If you’ve ever seen “New Girl,” you’re likely familiar with True American. The fictional drinking game — which is as patriotic as it is confusing — is a favorite among the sitcom’s characters, who play it sporadically throughout the show’s seven seasons. The aftermath usually involves horrific hangovers, divulged secrets, and dozens of empty beer cans scattered across the roommates’ loft.

Those bright red cans of suds belong to a brand called Heisler Beer. And though you might be able to cobble together some of True American’s chaotic rules, you’d be hard-pressed to find any Heisler to chug while you play. The beer doesn’t actually exist, but its on-screen presence is so extensive that it’s earned the nickname “the Bud Light of Fake Beers.”

Created in the mid-1990s, the fictional beer is one of dozens created by the in-house graphics team at Independent Studio Services (ISS). The California-based prop supplier creates these on-set brews for use in film and TV given the challenges, and expenses, associated with alcohol product placement. Molly Rummell, assistant manager at Studio Graphics, told Thrillist that as alcohol is often associated with more risqué scenes in media, real-life brands are often hesitant to align themselves with them. But since Heisler and its need for sales don’t actually exist, it’s free of those restraints.

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“You can do anything with Heisler,” she says. “That’s part of the joy of it.”

While it can be seen regularly throughout “New Girl” — the show purchased nearly 1,000 cans and bottles of the beer during its run — Heisler Beer debuted in the 1997 film “The Rainmaker.” The brand initially only offered its flagship Heisler Gold Ale, but has since expanded to include Heisler Lite and a vintage Heisler label for scenes taking place before the 1980s. Since its founding, the fake beer — brewed at the fictitious Bilson Brewing Company in Sun Valley — has been featured in over 80 movies and TV shows. Its German-inspired, red-and-gold label can be spotted on cans, bottles, cases, tap handles and kegs in “It’s Always Sunny in Philadelphia,” “Parks and Recreation,” “Criminal Minds,” and “The Social Network.”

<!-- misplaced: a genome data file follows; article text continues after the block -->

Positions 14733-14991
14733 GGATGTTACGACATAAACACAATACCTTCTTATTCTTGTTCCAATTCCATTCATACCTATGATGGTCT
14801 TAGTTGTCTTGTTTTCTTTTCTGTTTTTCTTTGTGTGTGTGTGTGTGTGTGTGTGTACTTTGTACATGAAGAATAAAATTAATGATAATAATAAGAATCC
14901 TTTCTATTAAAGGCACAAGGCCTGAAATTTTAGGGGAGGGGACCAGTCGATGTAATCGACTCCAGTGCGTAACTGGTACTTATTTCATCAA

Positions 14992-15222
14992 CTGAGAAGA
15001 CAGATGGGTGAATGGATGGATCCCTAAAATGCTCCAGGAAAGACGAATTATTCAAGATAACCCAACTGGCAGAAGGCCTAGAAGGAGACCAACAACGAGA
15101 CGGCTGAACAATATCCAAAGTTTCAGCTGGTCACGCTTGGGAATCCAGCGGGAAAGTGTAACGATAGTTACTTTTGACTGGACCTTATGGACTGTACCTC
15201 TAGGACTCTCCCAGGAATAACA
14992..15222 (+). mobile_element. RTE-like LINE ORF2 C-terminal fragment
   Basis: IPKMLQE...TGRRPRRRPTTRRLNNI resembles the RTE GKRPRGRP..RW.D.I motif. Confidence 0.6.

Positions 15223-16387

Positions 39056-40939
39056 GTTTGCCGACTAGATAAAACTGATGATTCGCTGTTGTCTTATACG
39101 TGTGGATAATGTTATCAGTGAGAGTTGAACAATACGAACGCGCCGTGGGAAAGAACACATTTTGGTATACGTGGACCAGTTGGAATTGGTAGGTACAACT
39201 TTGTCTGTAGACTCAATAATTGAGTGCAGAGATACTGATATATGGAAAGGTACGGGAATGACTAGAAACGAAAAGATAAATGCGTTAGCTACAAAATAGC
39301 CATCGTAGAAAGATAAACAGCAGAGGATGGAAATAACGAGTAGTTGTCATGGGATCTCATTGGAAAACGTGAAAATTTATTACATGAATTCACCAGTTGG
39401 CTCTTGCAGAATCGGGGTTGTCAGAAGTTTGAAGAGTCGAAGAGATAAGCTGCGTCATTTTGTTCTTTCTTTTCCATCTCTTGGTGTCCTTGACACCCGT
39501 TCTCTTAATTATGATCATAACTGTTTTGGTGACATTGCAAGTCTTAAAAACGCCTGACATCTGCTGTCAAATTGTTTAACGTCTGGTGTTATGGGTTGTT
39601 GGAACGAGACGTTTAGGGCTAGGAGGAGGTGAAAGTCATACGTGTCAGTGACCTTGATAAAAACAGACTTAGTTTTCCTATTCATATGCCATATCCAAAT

As for what’s inside those cans and bottles, ISS fills them with non-alcoholic suds to mimic the look of real-life brews should the contents need to be poured into a glass during filming. If the liquid won’t be seen on-camera, many actors instead opt to fill their cans with water or soda to drink.

Given its extensive life on-screen, the makers of Heisler Beer went so far as to legally protect themselves from copycats, becoming the first company to receive a patent for a fake brand. And despite its lack of availability in the real world, Heisler Beer has still managed to acquire quite the fandom, with a plethora of fan-designed merchandise for sale across the internet. Some fans, like those from Brew Your Own, have even developed recipes for homebrewing Heisler Beer. So, the next time you’re watching someone shotgun a brew on your screen, pause and take a closer look at the can in their hands — there’s a good chance it’s Heisler.

*Images retrieved from 20th Century Fox, NBC and @studiographicsprops